Discovery indicates planets may be common in galaxy New world is the closest outside the solar system


SAN FRANCISCO -- The world's champion planet-finders have discovered another new world, one tantalizingly close to Earth's doorstep.

Two San Francisco State University astronomers and two of their colleagues found the planet orbiting a star called Gliese 876, 15 light-years away. It is far closer than any previously known planet outside Earth's solar system.

The discovery of an extrasolar world so close to our own, and orbiting such a low-mass star, implies the galaxy is even more packed with these planets than previously believed, said lead researcher Geoffrey Marcy of San Francisco State.

"It's by far the closest star around which any planet has been found," Marcy said Wednesday.

The previous closest-known extrasolar planet orbits a star about 35 light-years away. A light-year is 5.9 trillion miles, the distance light travels in one year.

"It's by far the faintest star around which a planet has been found," Marcy said, too faint to be seen with the naked eye.

The star's size is another hint that extrasolar planets may be common, Marcy said.

"Most of the stars in the galaxy are these little puny stars that are a 10th to a third the mass of our sun," he said. "It certainly tells us that low-mass stars can harbor planets, and so there may be many more planets in the galaxy."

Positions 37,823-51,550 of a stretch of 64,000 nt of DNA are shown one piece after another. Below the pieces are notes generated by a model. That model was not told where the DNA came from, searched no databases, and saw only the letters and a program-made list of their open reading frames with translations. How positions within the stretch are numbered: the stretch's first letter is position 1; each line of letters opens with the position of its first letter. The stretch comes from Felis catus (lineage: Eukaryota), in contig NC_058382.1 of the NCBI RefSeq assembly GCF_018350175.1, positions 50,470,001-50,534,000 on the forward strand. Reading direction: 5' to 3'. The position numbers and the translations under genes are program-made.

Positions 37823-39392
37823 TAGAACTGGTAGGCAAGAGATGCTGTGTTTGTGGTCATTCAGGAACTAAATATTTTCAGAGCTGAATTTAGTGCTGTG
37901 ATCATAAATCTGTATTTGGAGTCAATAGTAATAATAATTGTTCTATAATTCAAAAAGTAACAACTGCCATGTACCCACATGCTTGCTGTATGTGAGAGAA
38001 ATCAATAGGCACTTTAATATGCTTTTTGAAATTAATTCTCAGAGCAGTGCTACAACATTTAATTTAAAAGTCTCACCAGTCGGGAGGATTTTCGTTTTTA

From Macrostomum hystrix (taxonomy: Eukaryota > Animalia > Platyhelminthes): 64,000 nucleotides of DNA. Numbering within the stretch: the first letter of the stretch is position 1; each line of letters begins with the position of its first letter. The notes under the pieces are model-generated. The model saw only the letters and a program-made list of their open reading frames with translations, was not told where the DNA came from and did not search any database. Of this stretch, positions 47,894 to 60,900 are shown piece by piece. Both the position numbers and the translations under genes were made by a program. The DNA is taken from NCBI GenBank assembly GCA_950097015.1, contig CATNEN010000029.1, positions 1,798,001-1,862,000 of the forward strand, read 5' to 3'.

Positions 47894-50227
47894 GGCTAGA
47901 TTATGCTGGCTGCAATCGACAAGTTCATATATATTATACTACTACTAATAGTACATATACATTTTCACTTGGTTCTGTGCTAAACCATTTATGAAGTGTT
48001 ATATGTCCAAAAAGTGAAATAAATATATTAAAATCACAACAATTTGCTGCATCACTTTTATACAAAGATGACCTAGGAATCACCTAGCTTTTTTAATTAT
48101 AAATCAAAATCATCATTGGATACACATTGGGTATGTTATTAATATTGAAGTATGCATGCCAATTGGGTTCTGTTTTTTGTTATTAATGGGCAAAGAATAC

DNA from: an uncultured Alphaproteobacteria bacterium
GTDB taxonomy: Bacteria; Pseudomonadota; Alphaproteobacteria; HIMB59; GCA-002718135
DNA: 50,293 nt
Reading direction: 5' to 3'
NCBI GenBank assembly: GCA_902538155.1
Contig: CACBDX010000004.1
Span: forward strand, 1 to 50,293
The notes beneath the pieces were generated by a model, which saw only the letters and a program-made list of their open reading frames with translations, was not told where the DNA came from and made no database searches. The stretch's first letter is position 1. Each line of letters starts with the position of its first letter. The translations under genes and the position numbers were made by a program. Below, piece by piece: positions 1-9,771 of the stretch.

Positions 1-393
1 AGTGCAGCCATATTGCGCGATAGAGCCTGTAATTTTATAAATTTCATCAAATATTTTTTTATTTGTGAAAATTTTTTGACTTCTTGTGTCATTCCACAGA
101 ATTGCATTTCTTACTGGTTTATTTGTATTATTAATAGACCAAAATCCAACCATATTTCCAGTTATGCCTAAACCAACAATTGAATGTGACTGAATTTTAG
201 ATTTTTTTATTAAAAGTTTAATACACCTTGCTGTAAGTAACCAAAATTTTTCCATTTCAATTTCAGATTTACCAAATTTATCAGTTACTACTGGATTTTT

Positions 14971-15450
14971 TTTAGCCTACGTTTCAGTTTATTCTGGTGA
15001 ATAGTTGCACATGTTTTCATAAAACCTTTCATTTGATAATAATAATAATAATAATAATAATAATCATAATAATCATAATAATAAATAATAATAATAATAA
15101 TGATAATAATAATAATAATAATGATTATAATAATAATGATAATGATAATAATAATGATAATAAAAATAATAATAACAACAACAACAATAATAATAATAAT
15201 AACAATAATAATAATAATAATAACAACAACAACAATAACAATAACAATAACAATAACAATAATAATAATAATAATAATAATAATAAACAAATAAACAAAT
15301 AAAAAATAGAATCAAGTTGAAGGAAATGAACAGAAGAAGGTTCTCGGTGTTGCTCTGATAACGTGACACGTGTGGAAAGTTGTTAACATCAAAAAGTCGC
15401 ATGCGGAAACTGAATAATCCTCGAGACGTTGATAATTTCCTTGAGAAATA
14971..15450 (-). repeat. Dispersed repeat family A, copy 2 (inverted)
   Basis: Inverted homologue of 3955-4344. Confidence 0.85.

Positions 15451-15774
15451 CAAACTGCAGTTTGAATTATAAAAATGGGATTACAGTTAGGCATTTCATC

It is the seventh planet found since 1995 by Marcy and his associates. Twelve such planets have been found by astronomers. The latest was detected using one of the two giant Keck Observatory telescopes atop Mauna Kea on the island of Hawaii.

Marcy's partners in the discovery are Paul Butler of the Anglo-Australian Observatory in Australia, Steve Vogt of the University of California at Santa Cruz and Debra Fischer of San Francisco State.

The planet is about 1.8 times as large as Jupiter, the biggest planet in our solar system, Marcy said.

Though Marcy and his associates have discovered seven planets, the quest hasn't gotten dull.

"It's what Paul Butler and I have devoted our lives to," Marcy said. "We don't have kids. This is what we're after in life. The main thing we like to do is to find more planets."

Astronomer Susan Terebey and colleagues at a private research firm in Pasadena, Calif., announced May 28 that they had used the Hubble Space Telescope to spot what might be an extrasolar planet escaping from a star system about 450 light-years from Earth.

Pub Date: 6/26/98

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